Located adjacent to Yosemite National Park, to the northeast and south and of Lake Tahoe, is Stanislaus National Forest. Covering over 1400 square miles and 898,000 acres of land, Stanislaus National Forest, designated in 1897, (it’s one of the oldest national forests in the country) has over 1100 miles of trails and over 2589 miles of roads, and is a prime location for outdoor recreation and enthusiasts year-round.
Of the several wilderness areas located in Stanislaus National Forest, the most popular is the Emigrant Wilderness, consisting of 113,000 acres and named after the Emigrant Gap, where many of the first American settlers in California passed over the Sierra Nevada. The Emigrant Wilderness contains some of the most pristine land in the Sierras, with hundreds of volcanic peaks and ridges, and enough lakes, rivers and streams to satisfy even the hottest, most sun-parched of Sierra hikers in the summer.
A few weekends back, we headed up to the Emigrant Wilderness, right near Pinecrest, CA, and tackled one of our favorite backpacking trips in the Sierra Mountains – Chewing Gum Lake.
Chewing Gum Lake is a relatively small alpine lake, surrounded by lush green meadows, about 10 miles from Highway 108. It’s a busy hike in the summertime – especially on a weekend – but is usually overlooked in favor of some larger and more popular lakes nearby, especially Bear Lake and Powell Lake. Still, it’s a beautiful, relaxing destination perfect for spending a summer night or two in the Sierra Mountains.
Chewing Gum Lake can be hiked in a few ways – as part of an overnight backpacking trip that hits several lakes nearby, or as just as an out-and-back from the Gianelli Trailhead – located 8 miles on rough, dirt road from Highway 108. You can try tackling this dirt road in a sedan – and we saw many do it – but don’t ask us how. The road is 2-3 miles of ditches, potholes, rocks and ridges, and we were more than glad that we drove a Highlander to the trailhead. It must have cut down on driving time by half over being in the VW.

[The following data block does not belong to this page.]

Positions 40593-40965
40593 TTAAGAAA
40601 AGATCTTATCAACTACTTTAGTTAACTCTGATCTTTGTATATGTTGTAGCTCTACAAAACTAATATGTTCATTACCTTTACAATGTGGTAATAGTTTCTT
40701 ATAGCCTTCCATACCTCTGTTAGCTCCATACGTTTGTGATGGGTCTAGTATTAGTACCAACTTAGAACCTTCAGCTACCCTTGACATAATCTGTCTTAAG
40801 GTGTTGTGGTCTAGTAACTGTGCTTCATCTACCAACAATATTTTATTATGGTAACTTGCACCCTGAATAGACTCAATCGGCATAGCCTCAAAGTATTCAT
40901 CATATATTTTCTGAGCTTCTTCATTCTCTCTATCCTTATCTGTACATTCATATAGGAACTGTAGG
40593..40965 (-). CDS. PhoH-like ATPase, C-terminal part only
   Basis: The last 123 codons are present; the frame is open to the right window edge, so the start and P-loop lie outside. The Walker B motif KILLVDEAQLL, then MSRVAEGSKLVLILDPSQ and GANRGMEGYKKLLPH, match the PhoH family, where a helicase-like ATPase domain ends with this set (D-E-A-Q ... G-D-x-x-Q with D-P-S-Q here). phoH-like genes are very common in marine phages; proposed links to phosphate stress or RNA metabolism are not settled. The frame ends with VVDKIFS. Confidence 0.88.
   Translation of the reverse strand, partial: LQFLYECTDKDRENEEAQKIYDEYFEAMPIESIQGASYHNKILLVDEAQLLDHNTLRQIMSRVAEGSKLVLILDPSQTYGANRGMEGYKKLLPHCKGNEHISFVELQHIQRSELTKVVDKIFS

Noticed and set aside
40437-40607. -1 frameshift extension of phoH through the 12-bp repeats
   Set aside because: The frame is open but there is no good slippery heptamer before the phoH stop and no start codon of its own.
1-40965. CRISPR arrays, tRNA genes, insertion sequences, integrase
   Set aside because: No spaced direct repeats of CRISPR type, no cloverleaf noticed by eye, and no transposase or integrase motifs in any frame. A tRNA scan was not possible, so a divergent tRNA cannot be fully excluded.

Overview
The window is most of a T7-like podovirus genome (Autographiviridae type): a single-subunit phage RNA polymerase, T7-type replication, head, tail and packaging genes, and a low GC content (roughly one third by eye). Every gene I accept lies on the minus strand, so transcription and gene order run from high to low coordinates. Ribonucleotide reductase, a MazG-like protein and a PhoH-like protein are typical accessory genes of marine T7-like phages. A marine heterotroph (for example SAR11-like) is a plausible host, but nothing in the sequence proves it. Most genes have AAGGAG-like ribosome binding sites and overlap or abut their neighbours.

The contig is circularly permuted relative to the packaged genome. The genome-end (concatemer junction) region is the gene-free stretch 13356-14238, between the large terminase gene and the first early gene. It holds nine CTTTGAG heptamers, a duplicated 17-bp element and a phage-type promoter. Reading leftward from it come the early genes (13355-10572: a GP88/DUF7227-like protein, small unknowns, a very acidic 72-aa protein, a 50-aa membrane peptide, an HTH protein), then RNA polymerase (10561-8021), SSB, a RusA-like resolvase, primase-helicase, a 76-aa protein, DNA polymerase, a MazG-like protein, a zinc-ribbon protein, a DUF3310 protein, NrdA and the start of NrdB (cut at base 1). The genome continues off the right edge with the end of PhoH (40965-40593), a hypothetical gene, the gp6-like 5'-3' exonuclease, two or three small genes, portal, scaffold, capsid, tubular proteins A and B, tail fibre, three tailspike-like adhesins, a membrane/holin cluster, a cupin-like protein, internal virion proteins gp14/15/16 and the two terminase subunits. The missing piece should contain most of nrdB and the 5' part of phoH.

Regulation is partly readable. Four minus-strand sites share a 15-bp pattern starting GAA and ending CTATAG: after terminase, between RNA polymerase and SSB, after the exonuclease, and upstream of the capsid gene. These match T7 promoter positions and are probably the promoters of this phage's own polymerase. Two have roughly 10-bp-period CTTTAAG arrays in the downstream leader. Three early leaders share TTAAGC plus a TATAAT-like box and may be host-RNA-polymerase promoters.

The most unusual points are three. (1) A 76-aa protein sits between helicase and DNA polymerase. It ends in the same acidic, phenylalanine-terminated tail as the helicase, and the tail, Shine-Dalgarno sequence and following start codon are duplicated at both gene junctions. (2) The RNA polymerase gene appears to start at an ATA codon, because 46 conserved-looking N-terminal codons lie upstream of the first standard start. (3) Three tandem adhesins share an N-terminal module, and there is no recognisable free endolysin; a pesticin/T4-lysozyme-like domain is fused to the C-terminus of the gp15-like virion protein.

When you reach the trailhead, you’ll find several small parking lots, which will likely be full on a weekend in the summer but have more than ample parking other times of year, or even during the week. We spend a few minutes prepping our gear and packing up for the hike and took of for Chewing Gum Lake at about 5PM on a July Friday evening.
The trail to Chewing Gum is well-marked the entire way, and you’d be unlikely to get lost or have any trouble with it. It’s well-trodden but in good shape, and almost never crowded. On our way out, we saw only one other group of three hikers until we reached the lake.
It’s approximately 4.5 miles each way from Gianelli to the lake. The first 1.8 miles or so are uphill, with a total elevation gain between 1500 and 2000 feet, depending on who you ask. It’s not particularly steep or rugged but is constant and tiring with a loaded pack on your back. Along the way, you’ll be treated to some enchanting views; at the top of the climb you’ll see Castle Rock and the Three Chimneys in the distance to your left.
Due to the Ferguson Fire, about 30 miles to our south, the air was smoky and hazy – despite being a clear sunny day. The smoke was mostly gone by the time we arrived, but a few backpackers to whom we gave a lift said that it had been much thicker in the week preceding, and had even hampered their hiking efforts a bit.
After about 1.8 miles, the trail will level off and become more of a slight up-and-down for the next mile or two. You’ll walk through a lot of rocky outcroppings, as well as towering pines and redwoods (as customary for the Sierra Nevada) for another mile plus, passing Powell Lake to your left, before reaching the highest point of the trek.